Bitten Again

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It has been a year since I wrote in this blog.  I haven’t given up my hobbies, I have just been pouring all my blogging energy into my other blog.

I have been bitten by the hobby bug again.  I want to become a Maker.  I am not sure why I put a capital M on that, but being a Maker looks better than being a maker.  I have always wanted to make a clear resin container for the gearshift knob from my first car.  I kept it when we sent the car to the scrap heap.  I had always liked those clear paperweights, but didn’t know what they were called.

So, I searched YouTube and found out that they make them out of epoxy nowadays.  I found a whole bunch of people with incredible shops full of the best and most amazing tools turning out cool projects on a weekly basis.  They’ve got dedicated shops and shops crammed into one and two car garages.  They’ve got it all.

These videos cause a bit of envy, but I also know that the pressure to create, and the pressure to maintain an audience is high.  I also see that companies that do sponsorship for these channels seem to be demanding more explicit advertising.  A quick glimpse of the product is no long enough to warrant the amount of money these companies are spending to provide the tools.

So, I do what I always do.  I have bought a woodworking magazine and watched a bunch more videos.  I would have taken a whole stack of magazines out of the library–but thanks to Covid-19 or the Coronavirus, the library is closed.  I have gone to Amazon and made out a list of books I might buy–then again, I hope that I can just take then out of the library at first.  While some might be worth having, others may not.  Others may not be appropriate for my low skill level.

I don’t have a lot of tools, but I probably have enough to make a box or so some stuff with epoxy.  I am certainly not going to rush out and buy a cabinet saw, a drill press, a router, a jointer, a planer, a spindle sander, and a mitre saw–though of course I want to .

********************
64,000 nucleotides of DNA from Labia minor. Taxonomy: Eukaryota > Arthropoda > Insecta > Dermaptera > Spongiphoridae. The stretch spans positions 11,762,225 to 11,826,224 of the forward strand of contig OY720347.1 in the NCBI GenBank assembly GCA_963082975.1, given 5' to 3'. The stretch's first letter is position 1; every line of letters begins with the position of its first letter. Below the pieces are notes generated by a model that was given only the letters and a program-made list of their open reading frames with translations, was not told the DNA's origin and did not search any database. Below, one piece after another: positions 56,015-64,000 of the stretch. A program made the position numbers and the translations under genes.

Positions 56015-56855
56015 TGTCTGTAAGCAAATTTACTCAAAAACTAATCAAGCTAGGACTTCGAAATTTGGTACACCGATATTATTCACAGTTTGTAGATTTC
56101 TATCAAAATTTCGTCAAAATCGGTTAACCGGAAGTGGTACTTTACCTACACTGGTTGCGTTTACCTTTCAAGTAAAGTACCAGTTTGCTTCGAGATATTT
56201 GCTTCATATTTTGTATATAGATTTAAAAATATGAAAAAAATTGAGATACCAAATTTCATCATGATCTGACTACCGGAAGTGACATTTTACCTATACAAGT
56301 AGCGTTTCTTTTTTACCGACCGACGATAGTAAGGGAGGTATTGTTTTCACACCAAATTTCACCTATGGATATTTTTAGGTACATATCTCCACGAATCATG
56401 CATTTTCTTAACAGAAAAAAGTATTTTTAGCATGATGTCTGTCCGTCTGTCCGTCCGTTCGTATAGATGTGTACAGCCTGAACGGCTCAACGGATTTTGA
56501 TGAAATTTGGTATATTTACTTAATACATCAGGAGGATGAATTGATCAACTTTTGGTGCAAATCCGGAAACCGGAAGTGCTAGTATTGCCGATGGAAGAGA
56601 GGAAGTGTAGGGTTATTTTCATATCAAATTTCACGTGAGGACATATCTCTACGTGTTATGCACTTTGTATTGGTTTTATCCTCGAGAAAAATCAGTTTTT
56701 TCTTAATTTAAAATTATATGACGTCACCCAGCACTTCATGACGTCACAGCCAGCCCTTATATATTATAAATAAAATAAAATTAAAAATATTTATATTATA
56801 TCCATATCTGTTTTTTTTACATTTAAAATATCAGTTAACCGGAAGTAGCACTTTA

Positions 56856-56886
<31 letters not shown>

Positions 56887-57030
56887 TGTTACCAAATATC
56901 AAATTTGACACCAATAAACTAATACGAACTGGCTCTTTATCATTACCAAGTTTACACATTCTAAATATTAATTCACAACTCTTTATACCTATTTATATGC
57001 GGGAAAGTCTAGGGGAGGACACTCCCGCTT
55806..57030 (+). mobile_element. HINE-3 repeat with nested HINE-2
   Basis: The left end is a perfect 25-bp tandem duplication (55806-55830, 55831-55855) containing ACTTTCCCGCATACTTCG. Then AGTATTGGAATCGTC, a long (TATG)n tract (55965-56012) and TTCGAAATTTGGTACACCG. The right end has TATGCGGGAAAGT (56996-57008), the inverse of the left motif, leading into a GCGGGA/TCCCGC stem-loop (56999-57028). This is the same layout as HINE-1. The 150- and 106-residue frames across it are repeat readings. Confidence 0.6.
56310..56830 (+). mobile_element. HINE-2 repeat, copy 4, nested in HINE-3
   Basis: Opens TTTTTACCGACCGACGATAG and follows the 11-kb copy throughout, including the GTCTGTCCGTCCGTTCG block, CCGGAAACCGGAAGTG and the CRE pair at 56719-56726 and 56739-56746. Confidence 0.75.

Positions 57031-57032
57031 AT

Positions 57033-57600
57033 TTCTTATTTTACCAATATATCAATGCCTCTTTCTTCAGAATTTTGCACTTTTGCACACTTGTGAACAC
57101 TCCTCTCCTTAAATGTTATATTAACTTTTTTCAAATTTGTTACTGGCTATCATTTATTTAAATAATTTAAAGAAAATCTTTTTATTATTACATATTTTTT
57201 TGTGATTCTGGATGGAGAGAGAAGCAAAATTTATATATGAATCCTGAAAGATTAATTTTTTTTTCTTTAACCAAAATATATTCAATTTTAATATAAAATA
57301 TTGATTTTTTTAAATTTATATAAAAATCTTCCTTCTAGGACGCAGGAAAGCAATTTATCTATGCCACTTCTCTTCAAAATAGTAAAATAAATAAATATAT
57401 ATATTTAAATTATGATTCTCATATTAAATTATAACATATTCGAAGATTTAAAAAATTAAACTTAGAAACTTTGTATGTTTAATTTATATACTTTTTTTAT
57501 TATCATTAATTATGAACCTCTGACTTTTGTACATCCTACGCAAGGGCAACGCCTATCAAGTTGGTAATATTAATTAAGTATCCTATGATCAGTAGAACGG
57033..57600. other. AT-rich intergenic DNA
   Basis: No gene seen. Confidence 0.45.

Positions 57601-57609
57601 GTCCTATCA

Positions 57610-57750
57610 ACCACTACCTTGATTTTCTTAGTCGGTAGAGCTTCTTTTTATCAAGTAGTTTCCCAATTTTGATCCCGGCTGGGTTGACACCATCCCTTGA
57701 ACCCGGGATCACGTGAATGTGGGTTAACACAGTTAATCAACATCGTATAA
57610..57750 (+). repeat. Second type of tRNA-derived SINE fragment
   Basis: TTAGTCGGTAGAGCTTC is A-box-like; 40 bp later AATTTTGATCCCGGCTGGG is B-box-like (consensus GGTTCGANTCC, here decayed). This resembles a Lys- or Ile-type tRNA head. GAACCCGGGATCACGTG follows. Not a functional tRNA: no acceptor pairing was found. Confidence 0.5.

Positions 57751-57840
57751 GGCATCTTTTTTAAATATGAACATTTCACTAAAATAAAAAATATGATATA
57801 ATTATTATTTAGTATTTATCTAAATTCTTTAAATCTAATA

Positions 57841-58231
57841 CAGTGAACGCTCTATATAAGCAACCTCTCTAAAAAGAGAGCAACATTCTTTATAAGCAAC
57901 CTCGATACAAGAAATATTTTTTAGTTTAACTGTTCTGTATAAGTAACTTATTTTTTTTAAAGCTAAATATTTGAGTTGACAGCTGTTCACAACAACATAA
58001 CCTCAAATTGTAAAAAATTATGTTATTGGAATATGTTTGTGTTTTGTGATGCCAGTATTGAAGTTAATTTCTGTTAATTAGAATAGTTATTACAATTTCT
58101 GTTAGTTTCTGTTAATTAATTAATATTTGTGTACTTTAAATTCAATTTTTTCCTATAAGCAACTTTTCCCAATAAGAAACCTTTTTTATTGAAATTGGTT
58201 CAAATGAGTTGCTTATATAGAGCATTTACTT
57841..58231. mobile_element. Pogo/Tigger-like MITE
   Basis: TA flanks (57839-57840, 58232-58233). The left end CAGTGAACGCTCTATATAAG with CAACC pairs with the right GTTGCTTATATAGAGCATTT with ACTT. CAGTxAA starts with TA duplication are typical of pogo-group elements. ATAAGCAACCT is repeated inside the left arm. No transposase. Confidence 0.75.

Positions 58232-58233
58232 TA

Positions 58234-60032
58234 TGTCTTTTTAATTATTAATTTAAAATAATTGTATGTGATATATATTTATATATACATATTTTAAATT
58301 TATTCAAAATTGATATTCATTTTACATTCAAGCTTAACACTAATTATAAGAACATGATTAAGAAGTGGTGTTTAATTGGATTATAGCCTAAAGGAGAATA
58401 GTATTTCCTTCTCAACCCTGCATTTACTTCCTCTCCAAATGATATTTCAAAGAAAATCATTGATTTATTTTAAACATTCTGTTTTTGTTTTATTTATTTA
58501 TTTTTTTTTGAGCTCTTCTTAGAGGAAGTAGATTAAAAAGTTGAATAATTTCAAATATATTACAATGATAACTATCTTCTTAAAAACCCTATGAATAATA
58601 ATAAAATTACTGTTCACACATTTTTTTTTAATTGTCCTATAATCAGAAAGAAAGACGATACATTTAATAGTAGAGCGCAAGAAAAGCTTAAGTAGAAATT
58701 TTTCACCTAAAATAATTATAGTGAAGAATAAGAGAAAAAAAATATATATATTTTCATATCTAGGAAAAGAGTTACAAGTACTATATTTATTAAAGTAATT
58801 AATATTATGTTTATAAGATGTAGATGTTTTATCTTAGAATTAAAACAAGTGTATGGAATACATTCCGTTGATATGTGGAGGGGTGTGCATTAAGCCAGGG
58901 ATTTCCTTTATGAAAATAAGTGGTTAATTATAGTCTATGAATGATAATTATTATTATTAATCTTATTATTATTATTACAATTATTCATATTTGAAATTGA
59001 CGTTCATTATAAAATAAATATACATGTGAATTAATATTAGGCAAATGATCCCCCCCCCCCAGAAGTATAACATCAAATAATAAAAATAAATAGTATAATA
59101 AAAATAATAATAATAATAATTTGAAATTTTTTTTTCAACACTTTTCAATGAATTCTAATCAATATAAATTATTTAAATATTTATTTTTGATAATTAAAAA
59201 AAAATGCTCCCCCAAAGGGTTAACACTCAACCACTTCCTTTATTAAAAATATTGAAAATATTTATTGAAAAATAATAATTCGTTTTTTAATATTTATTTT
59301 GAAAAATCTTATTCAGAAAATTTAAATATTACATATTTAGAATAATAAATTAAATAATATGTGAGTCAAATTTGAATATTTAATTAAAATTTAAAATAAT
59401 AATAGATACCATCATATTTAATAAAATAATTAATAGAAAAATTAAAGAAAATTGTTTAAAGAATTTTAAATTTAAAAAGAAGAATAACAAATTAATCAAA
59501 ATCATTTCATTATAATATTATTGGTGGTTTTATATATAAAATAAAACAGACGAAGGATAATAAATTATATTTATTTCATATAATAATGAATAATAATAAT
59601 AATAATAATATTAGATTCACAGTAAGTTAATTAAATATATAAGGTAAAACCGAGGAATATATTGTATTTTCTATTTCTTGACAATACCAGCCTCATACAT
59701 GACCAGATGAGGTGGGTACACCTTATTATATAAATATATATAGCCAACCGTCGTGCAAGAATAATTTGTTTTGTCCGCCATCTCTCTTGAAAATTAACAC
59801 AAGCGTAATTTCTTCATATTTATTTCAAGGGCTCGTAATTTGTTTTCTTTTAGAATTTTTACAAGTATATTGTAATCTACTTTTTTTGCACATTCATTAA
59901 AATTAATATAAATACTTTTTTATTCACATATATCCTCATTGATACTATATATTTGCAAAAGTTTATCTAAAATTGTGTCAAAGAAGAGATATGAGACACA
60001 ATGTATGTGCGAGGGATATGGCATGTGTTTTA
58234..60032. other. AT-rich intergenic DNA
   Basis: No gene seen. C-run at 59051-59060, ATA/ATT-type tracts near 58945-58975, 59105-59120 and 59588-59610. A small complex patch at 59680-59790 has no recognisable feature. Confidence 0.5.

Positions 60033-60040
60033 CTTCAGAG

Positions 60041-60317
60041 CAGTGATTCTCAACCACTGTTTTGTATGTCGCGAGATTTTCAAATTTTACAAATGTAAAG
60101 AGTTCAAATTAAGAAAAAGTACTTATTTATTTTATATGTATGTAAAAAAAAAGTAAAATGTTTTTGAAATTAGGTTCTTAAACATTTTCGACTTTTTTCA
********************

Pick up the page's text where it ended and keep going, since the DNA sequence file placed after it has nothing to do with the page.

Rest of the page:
For that matter, I am not really sure what I want to build.  I was thinking of a planter for the back yard.  I wouldn’t mind building a jewelry box for my girlfriend–but that might be a curse because she might be expecting me to fill it also.

I’ve got a band saw–but it would need a new blade.  I’ve got a router table, a jig saw, and a detail sander. I also have a drill.   I am sure I could put something together.

Any advice you could give me about tools, or easy beginner projects would be wonderful.  I would be interested in books or videos–also if you could get me sponsored by a Canadian tool company, that wouldn’t hurt either.   Conversely, if you have a way to discourage me from starting another hobby, that would also be appreciated.

Spiro-graph! Dexterity and Patience Required

other than the rip in the paper, this turned out pretty good
 
 
I remember as a kid being fascinated by some of the stuff my sister had.  She is very much into arts and crafts and had lots of stuff like that.  She had a glass making kit and a candle making kit.  She had a wood burning set and even a jewellery making kit.  The best part was that she was actually able to use most of it and she produced some pretty good pieces.

One day she showed me her Spiro-graph kit.  That was pretty cool.  She was older and had greater dexterity, so she was able to actually make the stuff they displayed on the box.  I probably didn’t hurt that she also had a lot of patience and was a bit of a perfectionist.

I was never able to create the kinds of things that she did.  I certainly didn’t have the patience or the manual dexterity.  That, however, did not stop me from trying.  In the end, if I messed up bad enough, she probably took pity on me and made a good version herself.

For reasons unknown to me, the thought of her Spiro-graph kit came back to me a couple of weeks ago.  Even more peculiar, the idea took hold in my brain and I had a hard time shaking it (kind of like a song you hear on the radio and can’t get out of your head).  I went so far as to look up Spiro-graph kits on Amazon and see how much they cost.  I even had one on my wish list for a couple of days.

Rather than go that route, though it is often my go to route, I decided to poke around an art store.  The clerk, who took pity on me, or was just really helpful, told me that they didn’t sell it, but that she had seen the same kind of thing at the dollar store.

two dollars is a good price for a box of fun.
Really?

Short contemplation reasoned that maybe this was the better way to go.  I doubt the thing could hold my interest for very long–it’s not as if years and maturity have really solved the patience and dexterity gap–who’s kidding who?  Maybe one or two dollars was better than twenty.

Surprise, surprise, they did indeed have a Spiro-graph knockoff at the dollar store.  So, to get that monkey off my back, I plunked down two dollars, plus tax, and brought home my very own not actually Spiro-graph, Spiro-graph.

It was kind of fun, and the designs are cool, but it was harder than it looked to make a perfect design.  the gears keep slipping out of cogs….or the cogs slip out of the gears, or….you know what I mean.

One week later, I think I have put it behind me.  It is no longer an obsessive need, but a curiosity in the jack of all hobbies scrapbook.  I am left wondering though, is there an app that can do this for you already?